By allowing ads to appear on this site, you support the local businesses who, in turn, support great local journalism.
Here are the plans for the proposed Denmark Park
Denmark Park
Plans for the proposed Denmark Park include a multi-court complex, the historic Dr. Denmark clinic (the namesake of the park and school), a passive picnic area, a large shelter pavilion, a multi-sport field complex, a dog park and more than two miles of trails. - photo by For the Forsyth County News

The Forsyth County Parks and Recreation Board got a look at new plans for a south Forsyth park, which will feature pickleball courts, trails and four rectangular fields, which will include two cricket pitches.

On Wednesday evening, the board heard an update of the master plan of Denmark Park, which is planned to be built on Mullinax Road from Denmark High School, from officials with Woolpert, Inc. and held a public hearing to give residents a chance to give their thoughts on the project. Board members approved the recommendation for the plans, which will next go to county commissioners at their Tuesday, March 24 work session.

The park is proposed with two entrances – one with a signalized intersection on Mullinax Road across from the high school and another with a roundabout on Windy Hill Road – and will include a multi-court complex, the historic Dr. Denmark clinic (the namesake of the park and school), a passive picnic area, a large shelter pavilion, a multi-sport field complex, a dog park and more than two miles of trails.

The multi-court complex, located on the west side of the park, will include 10 outdoor pickleball courts and three half-courts for basketball and a covered multi-sport pavilion with eight pickleball or four half-court basketball along with restrooms.

“There could be other uses,” said Katie Thayer with Woolpert. “Summer programs ran by parks and rec, kind of just a large outdoor space for multiple activities, and it’s connected in the front there to restrooms, concession, storage.”

A handful of speakers at the meeting were in support of the pickleball courts, including Allen Hicks.

“This emphasis on the pickleball courts will be great for the growth of pickleball in Forsyth County but also for north Atlanta,” he said.

For the multi-sport field complex, on the eastern side of the park, four synthetic turf rectangular fields will be built with two 400-foot-diameter cricket court fields between each cluster of two fields.

“I’ve never been so excited to see two circles on a map followed by the statement that said ‘and a cricket pitch in the middle.’ That was music to my ears,” said Karun Krishnaswami, with the Atlanta Cricket League. “Having said that, we really do appreciate accommodating us here. I was in a conversation yesterday and told … one in three students at Lambert High School happens to be of South Asian or Indian origin, so this is not only for us old guys but the future cricketers coming up.”

The park will also include shelters, natural areas, two sand volleyball courts, playgrounds, an event plaza with a seasonal interactive fountain and more than 500 parking spaces scattered throughout.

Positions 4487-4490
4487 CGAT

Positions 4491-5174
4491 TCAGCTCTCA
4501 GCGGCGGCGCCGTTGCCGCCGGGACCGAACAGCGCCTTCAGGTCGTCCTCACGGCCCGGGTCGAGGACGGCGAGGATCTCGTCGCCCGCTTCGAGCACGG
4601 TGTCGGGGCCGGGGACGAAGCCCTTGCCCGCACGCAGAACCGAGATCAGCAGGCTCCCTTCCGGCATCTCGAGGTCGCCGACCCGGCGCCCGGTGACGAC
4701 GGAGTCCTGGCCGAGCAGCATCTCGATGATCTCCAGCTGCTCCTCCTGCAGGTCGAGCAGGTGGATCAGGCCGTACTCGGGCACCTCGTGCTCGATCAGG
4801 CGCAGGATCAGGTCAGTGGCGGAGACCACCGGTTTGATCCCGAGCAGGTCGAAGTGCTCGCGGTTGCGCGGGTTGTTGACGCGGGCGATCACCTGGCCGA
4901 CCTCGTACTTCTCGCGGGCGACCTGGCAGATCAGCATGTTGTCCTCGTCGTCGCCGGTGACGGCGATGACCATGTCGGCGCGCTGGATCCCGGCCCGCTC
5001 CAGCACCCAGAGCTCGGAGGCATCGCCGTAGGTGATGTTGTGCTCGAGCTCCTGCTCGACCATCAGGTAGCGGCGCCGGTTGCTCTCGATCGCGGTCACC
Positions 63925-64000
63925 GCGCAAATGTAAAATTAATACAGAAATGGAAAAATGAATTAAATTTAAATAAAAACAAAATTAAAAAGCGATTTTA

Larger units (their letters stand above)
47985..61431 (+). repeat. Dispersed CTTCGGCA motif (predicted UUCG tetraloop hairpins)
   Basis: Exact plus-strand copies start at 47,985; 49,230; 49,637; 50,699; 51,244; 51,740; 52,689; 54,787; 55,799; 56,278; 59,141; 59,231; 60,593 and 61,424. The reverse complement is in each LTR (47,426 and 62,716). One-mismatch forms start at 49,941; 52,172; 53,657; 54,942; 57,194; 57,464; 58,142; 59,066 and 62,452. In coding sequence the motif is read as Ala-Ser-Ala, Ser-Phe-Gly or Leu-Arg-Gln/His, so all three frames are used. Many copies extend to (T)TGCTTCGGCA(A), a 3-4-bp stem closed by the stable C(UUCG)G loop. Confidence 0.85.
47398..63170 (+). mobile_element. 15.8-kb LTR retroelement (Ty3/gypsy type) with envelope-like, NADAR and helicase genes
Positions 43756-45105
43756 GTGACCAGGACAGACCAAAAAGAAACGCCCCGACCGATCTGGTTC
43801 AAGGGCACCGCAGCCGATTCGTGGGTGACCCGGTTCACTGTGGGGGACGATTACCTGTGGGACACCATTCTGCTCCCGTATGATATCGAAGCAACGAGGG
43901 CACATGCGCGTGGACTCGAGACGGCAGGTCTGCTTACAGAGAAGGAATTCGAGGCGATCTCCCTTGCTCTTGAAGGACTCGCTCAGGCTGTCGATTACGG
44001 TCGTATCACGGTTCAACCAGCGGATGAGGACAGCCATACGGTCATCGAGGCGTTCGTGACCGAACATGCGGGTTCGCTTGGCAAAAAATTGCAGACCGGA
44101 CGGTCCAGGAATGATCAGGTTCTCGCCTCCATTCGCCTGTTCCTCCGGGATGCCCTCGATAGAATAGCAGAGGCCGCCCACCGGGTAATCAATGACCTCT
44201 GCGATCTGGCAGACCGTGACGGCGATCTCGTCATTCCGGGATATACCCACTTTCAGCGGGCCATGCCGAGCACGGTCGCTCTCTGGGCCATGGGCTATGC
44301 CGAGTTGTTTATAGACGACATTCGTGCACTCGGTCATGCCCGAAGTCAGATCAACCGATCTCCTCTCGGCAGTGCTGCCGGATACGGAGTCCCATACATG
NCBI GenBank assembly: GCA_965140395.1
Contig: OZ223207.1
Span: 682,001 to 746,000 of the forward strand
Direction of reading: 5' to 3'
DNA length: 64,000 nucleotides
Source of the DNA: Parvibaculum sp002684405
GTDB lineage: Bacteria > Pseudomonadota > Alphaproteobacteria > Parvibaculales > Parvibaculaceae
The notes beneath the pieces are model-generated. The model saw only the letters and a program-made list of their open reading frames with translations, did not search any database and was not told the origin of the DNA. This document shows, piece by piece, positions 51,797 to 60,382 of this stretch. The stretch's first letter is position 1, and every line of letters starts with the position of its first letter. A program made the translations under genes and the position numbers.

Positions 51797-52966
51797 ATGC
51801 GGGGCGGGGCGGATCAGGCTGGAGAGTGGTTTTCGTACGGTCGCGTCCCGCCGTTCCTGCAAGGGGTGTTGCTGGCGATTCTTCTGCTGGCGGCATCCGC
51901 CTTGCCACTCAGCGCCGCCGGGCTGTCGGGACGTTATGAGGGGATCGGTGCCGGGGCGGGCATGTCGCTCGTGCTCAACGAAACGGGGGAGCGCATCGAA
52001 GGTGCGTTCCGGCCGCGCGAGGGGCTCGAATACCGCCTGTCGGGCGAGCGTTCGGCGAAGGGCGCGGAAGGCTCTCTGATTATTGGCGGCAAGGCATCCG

In March 2018, Forsyth County Commissioners approved the purchase of about 57 acres at 500 Windy Hill Drive for $5.9 million from Kay W. Veal and 23 acres on Mullinax Road for about $2.4 million from Mullinax Road, LLC and Jay Land.

In addition to hearing from the consultants and the community, members of the parks board also discussed funding sources for the park and how building the new park would rank among other projects.

Funding for park projects has become an issue recently, including some heated discussion by commissioners, as park projects have been more expensive than projected while at the same time revenue streams from SPLOST and impact fees have been lower than expected as residential building has slowed down.

Brian Yearwood, who represents the area of the park, said the board was apolitical and looked at the entire county’s needs when making recommendations. He said he felt at least the turf fields should move ahead quickly since the area would soon be losing popular soccer fields at the Polo Fields to development.

“The only thing I’m pushing for right now is those four rectangular fields. We desperately need that now,” he said.

Another debate that has gone through the commissioners is whether or not to put a bond referendum on the November ballot, which had previously been discussed. At a recent meeting, District 4 Commissioner Cindy Jones Mills said it was a long process to put together the county’s last parks bond and she had asked on Facebook whether people would support such a bond, with the majority of the responses against it.

Yearwood said that social media often attracted negative responses and said voters should decide whether the bond happens or not.

“A bond would solve the problem, and I think it is a disservice not to put it on the ballot and let voters decide,” he said. “I don’t think the five [commissioners] should decide this. I think it should be put out.”

Members of the board said they should also talk with officials with various booster clubs in the county to see what projects are at the top of their lists.

County officials previously estimated that for a $100 million bond, a home valued at $350,000 would pay an additional $60 per year and $400,000 home would pay about $75.

Forsyth County voters approved a $100 million parks, recreation and greenspace bond in 2008, which funded a variety of projects including Matt Community and Lanierland parks.